Last night I watch a fascinating National Geographic TV program about the vital importance of first impressions.
This has very strong implications for PR, marketing and selling.
In summary, the following research findings were highlighted:
1. Putting visual clues not in plain sight, but repeating them subtley, makes a big difference. In several scenes of the program, there were posters and pictures shown on the screen – but not as the main focus – of milk and related items. (A cow is a related item to milk!) After watching these scenes, people were asked to pick what they most wanted to drink from a list of 3, one of which was milk. They all chose milk because they had subconsciously picked up on the visual clues.
2. What you say first is the most important thing. They showed 2 identical twins doing an interview. The first one said something positive and then something negative about herself. The other twin said something negative and then something positive about herself. They repeated the interviews with several interviewers who were blind to the experiment. They were asked to pick whom they would hire. They all picked the twin who spoke positively FIRST. Apparently this is called the Primary Effect.
3. Statistics show (yeah, ok) that people are willing to spend 30% more on a known brand compared to a generic in a supermarket.
4. People are much more adventurous if they are NOT being watched. If you offer free money to people in the street, they are unlikely to take it if you are watching them or even if you put up a big poster with a pair of eyes! If they think no one is watching, they will take the money much more readily.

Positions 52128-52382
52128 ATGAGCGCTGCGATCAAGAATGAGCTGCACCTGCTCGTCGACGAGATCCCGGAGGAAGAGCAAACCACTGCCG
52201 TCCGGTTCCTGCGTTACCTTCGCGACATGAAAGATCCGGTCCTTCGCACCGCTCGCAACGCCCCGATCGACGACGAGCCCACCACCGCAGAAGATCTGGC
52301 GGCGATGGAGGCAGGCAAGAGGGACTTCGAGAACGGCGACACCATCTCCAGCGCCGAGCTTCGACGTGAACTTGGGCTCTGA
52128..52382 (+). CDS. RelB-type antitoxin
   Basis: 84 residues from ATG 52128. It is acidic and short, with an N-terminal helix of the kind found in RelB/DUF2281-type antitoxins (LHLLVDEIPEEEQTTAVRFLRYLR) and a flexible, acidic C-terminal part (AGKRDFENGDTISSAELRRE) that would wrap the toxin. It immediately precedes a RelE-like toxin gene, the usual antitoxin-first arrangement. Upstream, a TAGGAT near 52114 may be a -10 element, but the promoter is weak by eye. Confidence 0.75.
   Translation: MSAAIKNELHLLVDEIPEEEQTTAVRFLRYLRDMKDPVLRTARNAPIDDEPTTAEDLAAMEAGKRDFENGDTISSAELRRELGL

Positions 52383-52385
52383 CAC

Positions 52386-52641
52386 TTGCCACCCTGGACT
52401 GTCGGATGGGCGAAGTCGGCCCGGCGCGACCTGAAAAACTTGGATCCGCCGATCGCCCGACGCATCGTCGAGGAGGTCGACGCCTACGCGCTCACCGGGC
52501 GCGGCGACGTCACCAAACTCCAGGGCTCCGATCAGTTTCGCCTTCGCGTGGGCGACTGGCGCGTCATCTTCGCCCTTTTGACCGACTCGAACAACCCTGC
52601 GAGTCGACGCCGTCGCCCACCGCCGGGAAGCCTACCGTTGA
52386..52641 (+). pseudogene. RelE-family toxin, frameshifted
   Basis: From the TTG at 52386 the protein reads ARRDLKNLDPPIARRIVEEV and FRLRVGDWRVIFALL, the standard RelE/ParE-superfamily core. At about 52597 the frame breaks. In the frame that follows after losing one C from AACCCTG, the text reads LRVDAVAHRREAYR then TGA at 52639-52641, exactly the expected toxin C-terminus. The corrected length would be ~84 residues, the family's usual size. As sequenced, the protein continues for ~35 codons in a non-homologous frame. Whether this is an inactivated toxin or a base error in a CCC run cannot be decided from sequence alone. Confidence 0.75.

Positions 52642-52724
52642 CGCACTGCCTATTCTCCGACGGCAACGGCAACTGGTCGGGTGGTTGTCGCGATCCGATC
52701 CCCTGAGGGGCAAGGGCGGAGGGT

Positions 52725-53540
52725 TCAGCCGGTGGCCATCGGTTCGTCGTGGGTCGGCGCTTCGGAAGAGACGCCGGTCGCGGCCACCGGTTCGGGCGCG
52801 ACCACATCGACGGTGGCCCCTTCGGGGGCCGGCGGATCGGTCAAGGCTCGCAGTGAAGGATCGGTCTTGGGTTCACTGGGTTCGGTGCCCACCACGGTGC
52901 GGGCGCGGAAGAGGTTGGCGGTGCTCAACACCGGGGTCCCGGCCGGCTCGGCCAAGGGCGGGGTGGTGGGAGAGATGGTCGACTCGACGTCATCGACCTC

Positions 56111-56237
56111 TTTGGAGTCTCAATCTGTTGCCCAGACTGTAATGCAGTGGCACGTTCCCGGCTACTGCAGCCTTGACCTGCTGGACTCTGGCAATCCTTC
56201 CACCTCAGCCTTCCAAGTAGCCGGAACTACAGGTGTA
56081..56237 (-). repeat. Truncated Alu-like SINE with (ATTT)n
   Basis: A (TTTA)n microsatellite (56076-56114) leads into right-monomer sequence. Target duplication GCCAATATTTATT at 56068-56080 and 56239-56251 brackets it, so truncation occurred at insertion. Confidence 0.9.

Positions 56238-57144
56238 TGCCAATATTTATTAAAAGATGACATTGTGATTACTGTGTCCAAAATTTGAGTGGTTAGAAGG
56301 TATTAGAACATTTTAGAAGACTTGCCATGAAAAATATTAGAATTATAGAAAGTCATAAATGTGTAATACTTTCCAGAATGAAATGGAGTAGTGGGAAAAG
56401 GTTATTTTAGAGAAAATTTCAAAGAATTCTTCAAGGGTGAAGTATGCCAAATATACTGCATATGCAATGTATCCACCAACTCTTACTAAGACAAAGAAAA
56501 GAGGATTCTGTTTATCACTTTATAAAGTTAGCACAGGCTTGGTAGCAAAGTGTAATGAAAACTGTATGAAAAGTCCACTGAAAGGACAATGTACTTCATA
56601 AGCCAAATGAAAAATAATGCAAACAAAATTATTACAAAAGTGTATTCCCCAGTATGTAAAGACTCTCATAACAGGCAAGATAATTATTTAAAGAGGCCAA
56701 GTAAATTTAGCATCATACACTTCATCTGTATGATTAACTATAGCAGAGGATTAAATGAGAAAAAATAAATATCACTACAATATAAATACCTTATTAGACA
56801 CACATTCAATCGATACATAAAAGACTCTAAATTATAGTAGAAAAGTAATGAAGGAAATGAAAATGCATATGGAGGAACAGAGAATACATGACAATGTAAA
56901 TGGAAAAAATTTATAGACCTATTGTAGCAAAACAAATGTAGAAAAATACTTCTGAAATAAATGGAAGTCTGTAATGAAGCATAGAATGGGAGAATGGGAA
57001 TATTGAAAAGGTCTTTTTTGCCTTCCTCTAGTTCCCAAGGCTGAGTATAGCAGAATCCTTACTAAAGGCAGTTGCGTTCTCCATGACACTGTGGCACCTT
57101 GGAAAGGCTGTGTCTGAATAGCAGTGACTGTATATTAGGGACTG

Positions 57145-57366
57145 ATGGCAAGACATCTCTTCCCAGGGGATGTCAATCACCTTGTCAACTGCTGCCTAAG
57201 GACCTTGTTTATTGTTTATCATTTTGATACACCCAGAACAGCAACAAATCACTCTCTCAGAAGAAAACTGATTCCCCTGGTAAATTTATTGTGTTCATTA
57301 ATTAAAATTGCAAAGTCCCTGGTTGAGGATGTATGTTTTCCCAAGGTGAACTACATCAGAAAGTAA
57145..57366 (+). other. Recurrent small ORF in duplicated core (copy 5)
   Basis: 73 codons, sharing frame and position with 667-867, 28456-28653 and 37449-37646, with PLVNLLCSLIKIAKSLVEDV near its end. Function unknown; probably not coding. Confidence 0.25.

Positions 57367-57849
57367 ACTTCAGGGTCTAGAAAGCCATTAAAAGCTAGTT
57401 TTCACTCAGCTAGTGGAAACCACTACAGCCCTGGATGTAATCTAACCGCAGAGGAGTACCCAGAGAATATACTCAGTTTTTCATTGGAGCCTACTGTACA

5. All things being equal, people will always choose things that are easier to pronounce. For example, which 3 of the following stocks are you most likely to invest in, if you had the money and didn’t know anything about them other than their codes:
Nearly everyone in the experiment picked CLEM, TAN and BARN.
6. People generally will not buy into anything if they believe it’s too good to be true. This wasn’t in the program, but there’s a section in the excellent book “Flash Boys” by Michael Lewis which I reproduce here about two guys trying to sell an astonishing piece of software to Wall Street that had an almost unbelievable back story:
They never created a PowerPoint; they never did anything more formal than sit down and tell people everything they knew in plain English.7. People instantly decide if a face is trustworthy or not. 70% of the reason a politician gets into power is probably because people like his face. Just think about the recent leaders of political parties. It may be that the only reason that Nick Clegg is Deputy Prime Minister is because he has a nice face. Will Ed Milliband lose because he looks a bit weird? Would UKIP have got anywhere if Farage looked like the back of a bus?
How does this apply to selling therapy for depression, my own particular point of interest? The point that jumps out for me is that I think the reason that therapy doesn’t sell is because it’s too good to be true. So what we need to do is explain exactly how it works. And the same applies to TIR, our traumatic stress therapy. We need some to explain it in simple terms in one paragraph.
And TIR needs a better acronym that can be pronounced as a word.
And I need to do a survey showing my face and some of my colleagues to a bunch of strangers to see which one of us is the most trustworthy!